The Current Logo
Inanimate Alice:  Born Digital

Inanimate Alice: Born Digital

Written by Laura Fleming
June 17, 2011

Understanding and integrating new literacies related to the production and consumption of digital content has become essential for education in this digital age. Media and technology are helping to shape the way stories are produced and consumed. Becoming ‘screen literate’ as Kevin Kelly of the New York Times suggests is now an essential skill. By definition, transmedia storytelling is a non-linear mode of reading, writing, viewing, and participating that spans across multiple media platforms. The reader becomes a part of the delivery of the story, demanding participation rather than just consuming content.

The leading example of this transmedia phenomenon is the born-digital story Inanimate Alice. Written by award winning author Kate Pullinger, directed by digital artist Chris Joseph, and produced by Ian Harper, this transmedia story introduces us to Alice, a young girl growing up in the first half of the 21st century, and her digital imaginary friend, Brad. Unlike most digital content being used in education today, Inanimate Alice has not been adapted from another medium. It is not a traditional text-only story, which has then been recreated and enhanced in digital form. Rather Alice was conceived, written and created entirely within the digital domain. The multimedia episodes are interactive and use a combination of text, sound, images, and games to tell the story of her life. The media itself becomes a part of the story when Alice herself becomes a video game animator, and the reader is invited to play a game in order to progress through to the next stage of the story.

This captivating form of storytelling exemplifies reading and learning in the 21st century. Students are connected and engaged with text because the literary elements come alive. The viewer is tasked with multiple actions all of which add to the immersion into the piece. The simulated multi-tasking environment is suggestive of a computer game requiring the reader to solve puzzles before being able to access new portions of the text. They fully understand what it is like to walk in a character’s shoes. In the words of a young learner encountering the story of Alice, “After the first episode, I was burning with curiosity to see and read the other episodes in the series. Finally I finished episode 4 and felt like I had just fell off the building like Alice. The story is heart-pounding, exciting, and adventurous.”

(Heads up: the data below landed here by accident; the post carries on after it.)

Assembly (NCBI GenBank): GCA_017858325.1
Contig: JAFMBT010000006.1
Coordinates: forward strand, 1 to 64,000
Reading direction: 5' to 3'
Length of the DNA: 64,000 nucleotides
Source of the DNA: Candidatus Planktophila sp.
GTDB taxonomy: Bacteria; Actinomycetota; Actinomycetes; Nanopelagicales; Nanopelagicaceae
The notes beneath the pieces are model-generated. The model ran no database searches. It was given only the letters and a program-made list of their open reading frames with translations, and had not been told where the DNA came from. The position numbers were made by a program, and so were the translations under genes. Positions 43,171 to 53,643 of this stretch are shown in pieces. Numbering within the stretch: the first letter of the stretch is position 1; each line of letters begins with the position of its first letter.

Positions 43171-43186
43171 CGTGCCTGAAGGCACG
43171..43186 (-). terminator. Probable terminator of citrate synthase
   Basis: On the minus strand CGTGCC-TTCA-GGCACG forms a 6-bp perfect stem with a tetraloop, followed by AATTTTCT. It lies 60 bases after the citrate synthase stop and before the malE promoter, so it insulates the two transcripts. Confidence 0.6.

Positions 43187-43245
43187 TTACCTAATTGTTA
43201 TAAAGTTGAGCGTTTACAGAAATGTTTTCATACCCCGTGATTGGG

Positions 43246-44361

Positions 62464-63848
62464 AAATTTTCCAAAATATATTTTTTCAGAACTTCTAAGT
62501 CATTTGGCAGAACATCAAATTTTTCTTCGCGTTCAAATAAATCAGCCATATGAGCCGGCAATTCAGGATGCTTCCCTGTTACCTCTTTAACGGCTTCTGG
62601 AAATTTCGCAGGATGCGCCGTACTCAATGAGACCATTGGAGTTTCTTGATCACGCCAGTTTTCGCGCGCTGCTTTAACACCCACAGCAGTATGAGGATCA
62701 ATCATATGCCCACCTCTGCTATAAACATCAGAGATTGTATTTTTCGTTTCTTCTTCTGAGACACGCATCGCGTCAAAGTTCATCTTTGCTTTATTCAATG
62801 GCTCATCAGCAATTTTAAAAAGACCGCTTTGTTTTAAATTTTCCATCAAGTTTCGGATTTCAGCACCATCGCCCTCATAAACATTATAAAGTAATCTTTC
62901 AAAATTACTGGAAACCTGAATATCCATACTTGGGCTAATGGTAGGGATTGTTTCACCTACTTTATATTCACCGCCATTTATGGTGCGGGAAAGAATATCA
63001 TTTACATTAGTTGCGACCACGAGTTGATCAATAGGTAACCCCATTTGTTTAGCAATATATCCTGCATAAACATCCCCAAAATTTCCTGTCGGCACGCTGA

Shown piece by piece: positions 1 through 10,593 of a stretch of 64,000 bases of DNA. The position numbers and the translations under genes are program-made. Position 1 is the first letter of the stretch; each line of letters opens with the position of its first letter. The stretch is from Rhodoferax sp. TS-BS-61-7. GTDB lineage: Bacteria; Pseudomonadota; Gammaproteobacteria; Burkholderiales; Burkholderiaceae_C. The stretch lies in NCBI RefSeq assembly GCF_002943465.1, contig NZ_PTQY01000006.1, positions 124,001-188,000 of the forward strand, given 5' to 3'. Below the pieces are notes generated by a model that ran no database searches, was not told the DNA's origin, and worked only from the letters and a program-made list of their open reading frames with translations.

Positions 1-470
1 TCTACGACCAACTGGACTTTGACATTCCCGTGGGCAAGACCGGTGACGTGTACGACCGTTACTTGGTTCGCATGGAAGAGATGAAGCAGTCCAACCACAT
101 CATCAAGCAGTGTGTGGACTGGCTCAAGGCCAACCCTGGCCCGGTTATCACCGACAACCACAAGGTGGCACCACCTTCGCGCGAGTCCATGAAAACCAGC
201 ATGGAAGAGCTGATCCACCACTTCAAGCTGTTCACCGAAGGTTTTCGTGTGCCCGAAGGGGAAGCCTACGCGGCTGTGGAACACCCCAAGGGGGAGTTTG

An often used and effective strategy for presenting Inanimate Alice to students is to ‘immerse them in the genre’. From just the Inanimate Alice homepage, students can preview the text and begin extrapolate the elements of story. They can determine that Alice is the main character, have predictions about why she is described as Inanimate, and can draw conclusions about the setting being the country name for each episode and changing as the story unfolds. Students can draw upon their preexisting knowledge of story and draw parallels between chapters from traditional text and episodes from a digital story.

Prior to each episode, a brief introduction is given on how
to read the story, which includes directions on advancing and
participating in the narrative.

At the beginning of episode one, we first meet Alice at the age of 8 years old. The text and the participation in the story directly reflect Alice’s age and the level of her own technological skills. In the background we hear an electrostatic sound that helps us infer how Alice is feeling at the beginning of the story.

Music begins on the third screen and continues through the rest of the episode, conveying a feeling and a tone for each scene in the story. As the story unfolds, readers are introduced to Alice’s Ba-xi and are required to interact with it to continue the narrative. We use her Ba-xi to take photographs and on it meet Alice’s digital friend Brad.

The scene below depicts the climax of episode one when Alice and her mother find her father who they had been searching for. The mood and tone of the story is apparent because of the colors and style and further enhanced by the music playing as the scene unfolds. In this screen shot you can see the text as it displays on the screen as well as a ‘table of contents’ that develops as each episode progresses.

The highly participatory nature of Inanimate Alice gives us powerful insight into the future of reading and the power of transmedia in education. Designed from the outset as a story that unfolds over time and on multiple platforms, the online episodes are available on all devices capable of running Adobe’s Flash Player. As Alice’s journey progresses, new storylines will appear on additional platforms providing more details and insights, enriching the tale through surprising developments.

Inanimate Alice is a global story that people from around the world can both easily access and connect with. The episodes are available in five different languages. The Inanimate Alice Facebook page is a vibrant community in which teachers, parents, and students can go to share their success stories, enthusiasm, and reactions to the story. For example, Deputy Principal from Australia, Alison Kemp shared with the group that Inanimate Alice has grabbed her students in a way that means she can deliver a quality literacy program that has all of them searching for meaning, examine levels of comprehension, and deconstructing the writing. Alice has created a network of learners around the world by creating opportunities for students and educators to collaborate and connect.